TripleTroubleBigDannbaconstangwilliamlondonwaverboyflyingdpwatto_cobra
  • Reply 2 of 71
    Hahahaha. 

    Whoever sold you on the lie of USB-C was doing you no favors. 

    Hold on while we run out and swap all the USB-A ports in everything. 
    baconstangwilliamlondon
  • Reply 3 of 71
    I just swapped out one of my 120v wall outlets that had two built in USB-A ports for one with two USB-C ports. I was worried about still needing to charge my USB-A devices but I realized they aren’t USB-A. They are micro USB and there are plenty of USB-C to micro USB cables on amazon. 
    hardly any of my devices use USB-A. They are mostly USB-A to micro USB or USB-B.

    you are correct that USB-A needs to die. USB-C is the future and those that have USB-A should realize the reality that their USB devices are on borrowed time. USB-C is now showing up in cars. Glad BMW is being proactive in this regard. They are including USB-C chargers in their new models in addition to Qi charging. 
    chiajdb8167StrangeDayswatto_cobra
  • Reply 4 of 71
    sflocalsflocal Posts: 4,675member
    Hahahaha. 

    Whoever sold you on the lie of USB was doing you no favors. 

    Hold on while we run out and swap all the PS/2 ports in everything. 
    Fixed that for you.  You want to live in the early 2000's, go right ahead and get out of the way for the rest of us that haven't looked back.
    mazda 3smacxpressp-dogchiamacpluspluswilliamlondonmuthuk_vanalingamStrangeDaysfastasleepwatto_cobra
  • Reply 5 of 71
    jdwjdw Posts: 775member
    Manufacturers aren't stupid.  What they do reflects what the consumer demand.  It's a fact that even now in July 2019 most computers and devices used worldwide still have USB-A.  It's a fact that cannot be denied.  And until the average consumer has ditched all those legacy USB-A devices, nothing will change.  When will they ditch all those devices?  Ha!  Most consumers will still have those devices 5 years hence.  I guarantee it.  And that's precisely why Apple's decision to remove all USB-A ports from notebook Macs a few years ago was rooted in shortsighted foolishness. They should have included both ports instead.  

    USB-A isn't the floppy drive of old. Consider well how long VHS stuck around even when new and superior tech came on the scene.  One must also realize that even though Apple has the market share in the mobile space, and therefore can influence most mobile users rapidly, it doesn't have a lock on traditional PCs, and most PCs are still offering USB-A.  Indeed, even Apple's own iMacs (thank goodness) include USB-A (and the beloved SD card slot too).

    Look, I know the benefits of USB-C.  But I also know that to reduce or eliminate dongles we still need USB-A.  We need both port types.  As such, chargers should come with plenty of USB-A and USB-C ports until such a day that consumers demand otherwise.  It should be consumer choice, not something forced upon us by manufacturers, not even Apple. Just because Apple has been successful in the past by forcing things on us doesn't mean such should be true with USB-A.  Apple seems to understand this as evidenced by the fact that even the iMac Pro has USB-A.  And although the USB-C users among us scream "Consumer choice, YES!  I want USB-C only!" the fact is their voices are still small among the enormous sea of USB-A users out there.  It's just a fact.  USB-A is everywhere.  USB-C isn't quite there yet.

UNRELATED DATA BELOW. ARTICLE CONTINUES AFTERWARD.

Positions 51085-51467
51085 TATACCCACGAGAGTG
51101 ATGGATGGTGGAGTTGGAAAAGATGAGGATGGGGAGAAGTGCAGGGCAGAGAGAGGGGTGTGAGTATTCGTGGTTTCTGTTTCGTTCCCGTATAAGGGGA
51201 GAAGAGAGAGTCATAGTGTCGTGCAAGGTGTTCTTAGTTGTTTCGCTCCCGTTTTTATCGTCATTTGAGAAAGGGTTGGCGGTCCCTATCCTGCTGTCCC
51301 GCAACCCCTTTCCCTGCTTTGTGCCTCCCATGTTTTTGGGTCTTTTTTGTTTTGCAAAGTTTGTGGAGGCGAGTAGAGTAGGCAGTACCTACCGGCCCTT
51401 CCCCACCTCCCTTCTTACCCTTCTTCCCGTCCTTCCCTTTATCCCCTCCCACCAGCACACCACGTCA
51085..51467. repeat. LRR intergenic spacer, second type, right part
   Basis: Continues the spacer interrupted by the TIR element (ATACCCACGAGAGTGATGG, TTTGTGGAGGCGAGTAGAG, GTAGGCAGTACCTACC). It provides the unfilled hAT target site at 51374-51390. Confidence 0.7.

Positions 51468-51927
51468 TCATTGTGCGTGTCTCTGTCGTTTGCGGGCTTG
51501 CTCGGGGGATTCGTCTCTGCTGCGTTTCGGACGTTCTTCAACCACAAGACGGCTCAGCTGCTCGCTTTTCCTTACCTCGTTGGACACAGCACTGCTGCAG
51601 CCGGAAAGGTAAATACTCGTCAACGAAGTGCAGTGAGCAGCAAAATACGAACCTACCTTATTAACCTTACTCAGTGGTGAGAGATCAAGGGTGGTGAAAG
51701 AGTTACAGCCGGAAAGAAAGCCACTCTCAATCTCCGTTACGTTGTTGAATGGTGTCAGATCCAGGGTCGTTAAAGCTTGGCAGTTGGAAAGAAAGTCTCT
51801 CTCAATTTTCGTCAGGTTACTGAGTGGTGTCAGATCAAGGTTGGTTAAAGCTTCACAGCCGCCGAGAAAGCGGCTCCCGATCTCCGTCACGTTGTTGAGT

BigDannbaconstangkestralracerhomie3williamlondonwaverboy
  • Reply 6 of 71
    apple ][apple ][ Posts: 8,687member
    I can only speak for myself, but I only have one device which accepts USB-C power at the moment and that's the iPad Pro, so when I eventually buy a USB-C power supply for it, I'll be looking for a one port USB-C power supply, because it'll be priced less and I don't need any more ports for now.
    BigDannbaconstangchiawatto_cobra
  • Reply 7 of 71
    mac_128mac_128 Posts: 3,449member
    USB-A is a worldwide, international standard. At some point it makes sense to change, but not at the moment. Adding extra ports to chargers will just make the chargers cost more. For the vast majority of consumers, USB-A is still the primary port they use. It makes absolutely no sense to cater to a small minority of primarily high-tech users, and make everyone else pay for it.
    MplsPBigDannbaconstangwilliamlondon
  • Reply 8 of 71
    flydogflydog Posts: 328member
    Hahahaha. 

    Whoever sold you on the lie of USB-C was doing you no favors. 

    Hold on while we run out and swap all the USB-A ports in everything. 
    Incredible that people perpetuate this nonsense.  
    radarthekatp-dogchiawilliamlondonStrangeDays
  • Reply 9 of 71
    What really needs to change is the universal power plug. I’d love to see more homes internationally switch to usb A...oh wait. 
    FileMakerFeller
  • Reply 10 of 71
    MplsPMplsP Posts: 1,556member
    flydog said:
    Hahahaha. 

    Whoever sold you on the lie of USB-C was doing you no favors. 

    Hold on while we run out and swap all the USB-A ports in everything. 
    Incredible that people perpetuate this nonsense.  
    Have you looked around? Pretty much every single car has a USB A plug. The airplane has a USB A plug. The Hotel has a USB A plug. The combination USB outlet I found at Home Depot is USB A. Virtually every wired mouse and keyboard made is USB A. The only place USB C is at all common is the Apple Store.

    USB A is the standard. It may change in the future, but it will take a long time. Apple putting USB C ports on its computers doesn't magically change the rest of the world. As someone mentioned above, though, except for high power devices like MacBooks, it really doesn't matter for charging. You had a USB A to lightning (or Mini USB or micro USB or...)  cable. If it doesn't need more than 12W, it really doesn't matter if the other end is USB A or USB C. This is also a reason it will take a long time to change. For the majority of uses, people don't need the power capacity of USB C. It's not unlike coming out with 220V appliances and expecting everyone to start putting 220V plugs in their homes.